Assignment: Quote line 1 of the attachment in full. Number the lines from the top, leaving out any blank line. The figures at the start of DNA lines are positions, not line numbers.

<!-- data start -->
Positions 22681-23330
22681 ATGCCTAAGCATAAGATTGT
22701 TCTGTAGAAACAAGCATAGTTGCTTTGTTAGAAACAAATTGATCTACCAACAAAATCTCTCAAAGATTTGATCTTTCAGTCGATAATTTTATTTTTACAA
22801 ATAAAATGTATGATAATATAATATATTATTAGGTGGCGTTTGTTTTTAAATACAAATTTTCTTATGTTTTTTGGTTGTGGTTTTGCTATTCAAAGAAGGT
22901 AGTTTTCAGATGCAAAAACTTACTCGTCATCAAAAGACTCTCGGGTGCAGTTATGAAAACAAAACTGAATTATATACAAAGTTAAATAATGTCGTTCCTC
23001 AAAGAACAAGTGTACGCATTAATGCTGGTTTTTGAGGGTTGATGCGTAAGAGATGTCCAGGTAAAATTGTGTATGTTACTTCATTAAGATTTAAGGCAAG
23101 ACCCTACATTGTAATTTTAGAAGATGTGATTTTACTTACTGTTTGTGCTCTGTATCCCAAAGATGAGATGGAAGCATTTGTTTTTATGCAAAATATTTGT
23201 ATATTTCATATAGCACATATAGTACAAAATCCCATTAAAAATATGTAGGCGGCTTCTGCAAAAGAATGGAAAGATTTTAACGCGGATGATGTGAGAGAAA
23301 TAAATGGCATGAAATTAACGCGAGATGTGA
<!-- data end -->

Positions 22681-23330